White House deputy press secretary Raj Shah

White House deputy press secretary Raj Shah

It wasn’t surprising that Hamas blamed Israel for the deaths Monday of more than 50 Palestinians protesting the opening of the U.S. Embassy in Jerusalem. What was unusual was a White House spokesman defending Israel in such clashes.

“The responsibility for these tragic deaths rests squarely with Hamas,” said White House deputy press secretary Raj Shah.

“Hamas is intentionally and cynically provoking this response,” he told reporters.

“As the Secretary of State [Mike Pompeo] said, Israel has the right to defend itself.”

Earlier Monday, the health ministry in Gaza run by the government of Hamas, a U.S.-declared terrorist organization, claimed 58 Palestinians protesting at the border were killed by Israeli fire and 2,700 were injured. The Israeli military said it was repelling an effort by Hamas to breach the border. The Palestinians were commemorating Nakba Day, the “catastrophe” of Israel’s founding 70 years ago.

Robert Spencer, the editor of Jihad Watch, commented that what the White House spokesman said is true, but “it is startling to see it come from the White House after so many years when Israel was always the one to blame there.”

During MSNBC coverage Monday, Princeton professor Eddie Glaude Jr. denounced Israel, saying that killing blaming Palestinians for the deaths is like blaming U.S. civil rights marchers for the violence against them meted out by law enforcement.

Palestinian sources, however, said at least 10 Hamas members were among those killed in the clashes, including a son of co-founder Abdel Aziz al-Rantisi.

Dozens of social media posts called for Palestinians to bring guns and knives to the protest, knock down the border fence, kidnap Israeli civilians and hand them over to Hamas.

Courtesy StandWithUs

Courtesy StandWithUs

A spokesman for Israel Defense Forces, the IDF, said Hamas deployed 12 separate terrorist cells to try to breach the border at different locations.

Video footage posted by the IDF shows Gaza rioters destroying the security fence on the border with Israel.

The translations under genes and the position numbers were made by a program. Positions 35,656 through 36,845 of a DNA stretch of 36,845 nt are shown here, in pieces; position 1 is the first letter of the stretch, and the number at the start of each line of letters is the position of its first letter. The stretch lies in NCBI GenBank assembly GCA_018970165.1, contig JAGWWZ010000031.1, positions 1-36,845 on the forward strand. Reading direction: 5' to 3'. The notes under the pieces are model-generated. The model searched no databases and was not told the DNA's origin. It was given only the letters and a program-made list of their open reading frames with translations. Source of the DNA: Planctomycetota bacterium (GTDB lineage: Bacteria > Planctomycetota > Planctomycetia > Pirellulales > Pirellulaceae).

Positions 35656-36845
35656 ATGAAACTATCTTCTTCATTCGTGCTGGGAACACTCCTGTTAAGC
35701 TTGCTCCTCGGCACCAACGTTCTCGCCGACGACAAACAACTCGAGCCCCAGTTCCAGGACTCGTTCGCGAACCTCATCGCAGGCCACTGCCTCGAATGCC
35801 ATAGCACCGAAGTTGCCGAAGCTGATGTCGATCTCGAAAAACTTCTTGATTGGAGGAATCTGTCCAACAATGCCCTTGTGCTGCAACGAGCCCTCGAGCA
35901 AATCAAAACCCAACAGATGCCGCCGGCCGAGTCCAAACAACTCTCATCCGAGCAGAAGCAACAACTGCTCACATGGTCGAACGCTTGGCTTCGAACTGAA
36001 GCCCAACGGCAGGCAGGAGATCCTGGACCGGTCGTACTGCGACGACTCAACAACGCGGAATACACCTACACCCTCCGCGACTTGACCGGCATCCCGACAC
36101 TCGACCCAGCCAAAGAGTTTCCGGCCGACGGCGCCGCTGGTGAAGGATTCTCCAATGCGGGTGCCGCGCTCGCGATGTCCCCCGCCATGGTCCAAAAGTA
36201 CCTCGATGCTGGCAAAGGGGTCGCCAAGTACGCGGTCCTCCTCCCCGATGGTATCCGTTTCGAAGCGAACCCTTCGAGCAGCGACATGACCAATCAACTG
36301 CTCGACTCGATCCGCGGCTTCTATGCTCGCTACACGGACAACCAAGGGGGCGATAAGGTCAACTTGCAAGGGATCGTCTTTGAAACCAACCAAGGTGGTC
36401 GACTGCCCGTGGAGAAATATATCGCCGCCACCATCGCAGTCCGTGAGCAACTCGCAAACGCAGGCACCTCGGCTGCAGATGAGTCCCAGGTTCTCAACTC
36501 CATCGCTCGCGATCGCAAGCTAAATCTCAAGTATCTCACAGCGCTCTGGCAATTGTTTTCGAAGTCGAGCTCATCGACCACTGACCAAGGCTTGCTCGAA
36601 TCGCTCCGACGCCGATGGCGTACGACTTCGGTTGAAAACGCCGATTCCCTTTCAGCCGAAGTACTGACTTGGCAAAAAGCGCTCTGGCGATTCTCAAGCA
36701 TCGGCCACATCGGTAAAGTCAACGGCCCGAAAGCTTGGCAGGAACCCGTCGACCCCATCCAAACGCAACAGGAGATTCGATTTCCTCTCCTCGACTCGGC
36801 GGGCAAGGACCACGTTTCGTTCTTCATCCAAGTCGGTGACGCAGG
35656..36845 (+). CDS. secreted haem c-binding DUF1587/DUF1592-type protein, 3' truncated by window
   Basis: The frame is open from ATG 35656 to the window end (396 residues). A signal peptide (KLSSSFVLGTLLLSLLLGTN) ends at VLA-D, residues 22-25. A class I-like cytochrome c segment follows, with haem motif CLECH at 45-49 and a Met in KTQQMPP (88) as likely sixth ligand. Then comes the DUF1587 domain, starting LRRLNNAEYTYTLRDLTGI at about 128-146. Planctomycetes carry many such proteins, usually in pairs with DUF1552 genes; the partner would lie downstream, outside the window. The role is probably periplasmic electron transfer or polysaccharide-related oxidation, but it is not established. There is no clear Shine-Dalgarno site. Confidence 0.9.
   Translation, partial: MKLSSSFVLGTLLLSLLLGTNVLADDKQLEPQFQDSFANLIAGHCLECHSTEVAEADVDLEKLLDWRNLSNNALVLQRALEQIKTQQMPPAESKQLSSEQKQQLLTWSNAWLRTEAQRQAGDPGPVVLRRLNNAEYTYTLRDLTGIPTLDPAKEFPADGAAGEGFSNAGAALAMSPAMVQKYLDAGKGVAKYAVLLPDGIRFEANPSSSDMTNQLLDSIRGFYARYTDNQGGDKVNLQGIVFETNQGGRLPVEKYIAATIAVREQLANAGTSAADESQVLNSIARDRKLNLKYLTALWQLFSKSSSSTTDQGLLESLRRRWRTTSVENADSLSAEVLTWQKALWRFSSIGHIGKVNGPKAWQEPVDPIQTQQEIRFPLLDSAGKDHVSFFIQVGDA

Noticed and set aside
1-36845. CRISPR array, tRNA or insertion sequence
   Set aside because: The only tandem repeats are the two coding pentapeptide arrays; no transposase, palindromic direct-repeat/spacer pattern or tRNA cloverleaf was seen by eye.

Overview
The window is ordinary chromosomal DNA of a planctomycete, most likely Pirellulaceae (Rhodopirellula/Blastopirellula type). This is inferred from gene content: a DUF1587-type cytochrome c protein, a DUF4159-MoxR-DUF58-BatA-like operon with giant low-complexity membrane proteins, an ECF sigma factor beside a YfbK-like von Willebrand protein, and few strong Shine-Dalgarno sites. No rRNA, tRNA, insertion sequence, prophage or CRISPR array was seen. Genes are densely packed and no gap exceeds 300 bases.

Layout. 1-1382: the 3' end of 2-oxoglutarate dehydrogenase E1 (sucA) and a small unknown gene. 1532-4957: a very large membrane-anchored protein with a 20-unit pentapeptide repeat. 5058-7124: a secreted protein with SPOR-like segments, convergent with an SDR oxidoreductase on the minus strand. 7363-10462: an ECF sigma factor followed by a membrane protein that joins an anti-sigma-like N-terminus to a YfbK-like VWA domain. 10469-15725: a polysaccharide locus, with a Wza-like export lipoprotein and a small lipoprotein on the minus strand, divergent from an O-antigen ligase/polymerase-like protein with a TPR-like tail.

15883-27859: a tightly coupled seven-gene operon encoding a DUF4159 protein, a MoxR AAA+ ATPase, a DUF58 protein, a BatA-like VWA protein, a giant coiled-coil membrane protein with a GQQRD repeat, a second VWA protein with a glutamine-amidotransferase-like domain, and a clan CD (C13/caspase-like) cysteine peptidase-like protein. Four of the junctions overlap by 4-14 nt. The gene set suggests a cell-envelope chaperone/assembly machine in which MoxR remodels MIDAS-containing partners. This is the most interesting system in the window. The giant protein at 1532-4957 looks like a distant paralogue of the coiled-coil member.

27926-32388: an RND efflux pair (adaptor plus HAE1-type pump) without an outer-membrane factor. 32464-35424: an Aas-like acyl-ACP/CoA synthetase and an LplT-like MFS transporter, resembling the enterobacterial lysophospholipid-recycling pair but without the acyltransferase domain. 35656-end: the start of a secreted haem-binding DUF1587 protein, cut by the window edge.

The IDF said Hamas also equipped “protesters” with burning tires and incendiary kites, fitted with Molotov cocktails. Women were intentionally sent to the front line and put in harm’s way, the IDF said, apparently to increase the propaganda value.

In addition, the Palestinian terrorist group Islamic Jihad published a death notice for three of the members of its Al Quds Brigades who were killed in the protest Monday.

One of the three is 16-year-old Ahmed Adel Mousa Al-Shaer.

Haley: ‘Hamas is pleased with the results’

In a radio interview Monday, Australian Prime Minister Malcolm Turnbull said the loss of life was “tragic” but “Hamas’s conduct is confrontational.”

“They’re seeking to provoke the Israeli Defense Forces,” he said.

Turnbull, the Times of Israel reported, said the terror group was “pushing people to the border.”

“In that conflict zone, you’re basically pushing people into circumstances where they are very likely to be shot at.”

In a United Nations Security Council meeting Tuesday to discuss the violence, U.S. ambassador Nikki Haley defended Israel.

“Make no mistake, Hamas is pleased with the results from yesterday,” she said.

“I ask my colleagues here in the Security Council, who among us would accept this type of ac on your border? No one would,” said Haley.

“No country in this chamber would act with more restraint than Israel has. In fact, the records of several countries here today suggest that they would be much less restrained.”